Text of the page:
The Guardian reports:
Fossil fuel companies are benefiting from global subsidies of $5.3tn (£3.4tn) a year, equivalent to $10m a minute every day, according to a startling new estimate by the International Monetary Fund.
The IMF calls the revelation “shocking” and says the figure is an “extremely robust” estimate of the true cost of fossil fuels. The $5.3tn subsidy estimated for 2015 is greater than the total health spending of all the world’s governments.
The vast sum is largely due to polluters not paying the costs imposed on governments by the burning of coal, oil and gas. These include the harm caused to local populations by air pollution as well as to people across the globe affected by the floods, droughts and storms being driven by climate change.
I’m against any form of energy being subsidised. Fossil fuels should not be subsidisied, and neither should (for example) solar power.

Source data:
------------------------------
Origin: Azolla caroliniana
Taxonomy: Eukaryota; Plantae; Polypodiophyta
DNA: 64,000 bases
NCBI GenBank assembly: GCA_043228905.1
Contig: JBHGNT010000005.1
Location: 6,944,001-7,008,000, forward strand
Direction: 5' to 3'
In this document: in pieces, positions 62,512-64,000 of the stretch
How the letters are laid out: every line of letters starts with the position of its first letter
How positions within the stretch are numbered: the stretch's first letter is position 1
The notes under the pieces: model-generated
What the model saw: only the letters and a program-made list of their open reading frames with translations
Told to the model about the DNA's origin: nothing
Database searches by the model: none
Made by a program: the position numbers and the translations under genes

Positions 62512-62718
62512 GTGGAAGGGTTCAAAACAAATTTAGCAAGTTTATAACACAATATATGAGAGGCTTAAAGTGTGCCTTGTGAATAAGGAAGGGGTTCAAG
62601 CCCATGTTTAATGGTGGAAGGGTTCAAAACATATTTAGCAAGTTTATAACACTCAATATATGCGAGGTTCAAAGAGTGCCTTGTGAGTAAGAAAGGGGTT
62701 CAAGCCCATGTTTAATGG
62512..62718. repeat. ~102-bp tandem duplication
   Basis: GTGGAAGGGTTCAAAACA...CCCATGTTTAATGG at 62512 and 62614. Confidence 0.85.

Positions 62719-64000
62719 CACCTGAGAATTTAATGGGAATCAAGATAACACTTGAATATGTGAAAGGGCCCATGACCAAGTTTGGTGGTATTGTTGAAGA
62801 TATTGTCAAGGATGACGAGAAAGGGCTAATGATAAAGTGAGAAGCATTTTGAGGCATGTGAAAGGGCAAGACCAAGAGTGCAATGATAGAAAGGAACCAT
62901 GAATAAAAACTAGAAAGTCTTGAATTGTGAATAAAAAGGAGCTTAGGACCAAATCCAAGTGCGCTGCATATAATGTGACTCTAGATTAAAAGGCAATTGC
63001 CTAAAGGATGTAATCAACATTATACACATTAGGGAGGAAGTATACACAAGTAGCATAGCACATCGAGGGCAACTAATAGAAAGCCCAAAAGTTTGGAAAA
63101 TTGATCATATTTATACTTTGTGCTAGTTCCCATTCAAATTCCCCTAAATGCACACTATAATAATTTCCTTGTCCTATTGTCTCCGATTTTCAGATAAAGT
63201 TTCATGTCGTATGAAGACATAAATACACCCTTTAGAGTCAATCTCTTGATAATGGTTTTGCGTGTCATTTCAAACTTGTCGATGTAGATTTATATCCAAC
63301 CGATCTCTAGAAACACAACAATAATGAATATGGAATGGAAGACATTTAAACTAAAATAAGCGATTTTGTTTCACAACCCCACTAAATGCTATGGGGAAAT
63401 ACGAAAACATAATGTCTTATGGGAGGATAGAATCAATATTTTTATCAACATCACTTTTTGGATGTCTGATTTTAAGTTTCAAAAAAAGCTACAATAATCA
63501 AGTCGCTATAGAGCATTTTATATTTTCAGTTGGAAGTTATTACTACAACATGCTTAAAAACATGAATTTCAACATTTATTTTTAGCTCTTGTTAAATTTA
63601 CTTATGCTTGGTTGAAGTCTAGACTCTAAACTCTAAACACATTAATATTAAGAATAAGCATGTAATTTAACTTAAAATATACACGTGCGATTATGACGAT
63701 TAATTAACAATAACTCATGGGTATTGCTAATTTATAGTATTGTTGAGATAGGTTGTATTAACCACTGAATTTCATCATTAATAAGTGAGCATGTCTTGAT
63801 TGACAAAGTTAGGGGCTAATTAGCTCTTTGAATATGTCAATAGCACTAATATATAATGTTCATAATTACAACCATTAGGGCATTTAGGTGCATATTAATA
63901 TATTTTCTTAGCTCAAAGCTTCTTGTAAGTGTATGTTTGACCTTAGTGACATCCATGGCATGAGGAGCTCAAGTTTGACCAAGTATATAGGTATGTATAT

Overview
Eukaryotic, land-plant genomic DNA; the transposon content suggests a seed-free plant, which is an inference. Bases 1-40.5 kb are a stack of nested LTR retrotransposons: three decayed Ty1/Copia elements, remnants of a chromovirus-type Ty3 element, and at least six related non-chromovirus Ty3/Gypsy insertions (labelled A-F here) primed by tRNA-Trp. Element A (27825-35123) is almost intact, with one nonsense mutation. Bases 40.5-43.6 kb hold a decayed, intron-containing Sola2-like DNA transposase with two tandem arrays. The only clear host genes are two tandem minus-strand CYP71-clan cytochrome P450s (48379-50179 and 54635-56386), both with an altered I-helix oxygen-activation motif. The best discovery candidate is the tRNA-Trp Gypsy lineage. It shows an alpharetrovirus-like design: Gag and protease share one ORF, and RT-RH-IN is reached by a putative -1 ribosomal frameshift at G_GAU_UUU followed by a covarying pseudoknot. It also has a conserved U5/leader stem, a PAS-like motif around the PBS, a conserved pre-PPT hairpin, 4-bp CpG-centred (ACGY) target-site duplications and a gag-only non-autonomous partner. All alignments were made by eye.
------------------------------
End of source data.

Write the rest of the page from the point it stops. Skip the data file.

However there is a difference between a subsidy and whether a tax should be placed on an activity to cover the public costs imposed by that activity. There is a case for such externality taxes (such as have on tobacco and alcohol) but again it is not the same as a direct subsidy.
The costs resulting from the climate change driven by fossil fuel emissions account for subsidies of $1.27tn a year, about a quarter, of the IMF’s total. The IMF calculated this cost using an official US government estimate of $42 a tonne of CO2 (in 2015 dollars), a price “very likely to underestimate” the true cost, according to the UN’s Intergovernmental Panel on Climate Change.
The direct subsidising of fuel for consumers, by government discounts on diesel and other fuels, account for just 6% of the IMF’s total. Other local factors, such as reduced sales taxes on fossil fuels and the cost of traffic congestion and accidents, make up the rest. The IMF says traffic costs are included because increased fuel prices would be the most direct way to reduce them.
So the actual subsidies are 6% of the total, and the other 94% is not covering estimated external costs.
And which countries have the biggest subsidies?
- China US$2,300 billion
- US $700 billion
- Russia $335 billion
- EU $330 billion
- India $277 billion
- Japan $157 billion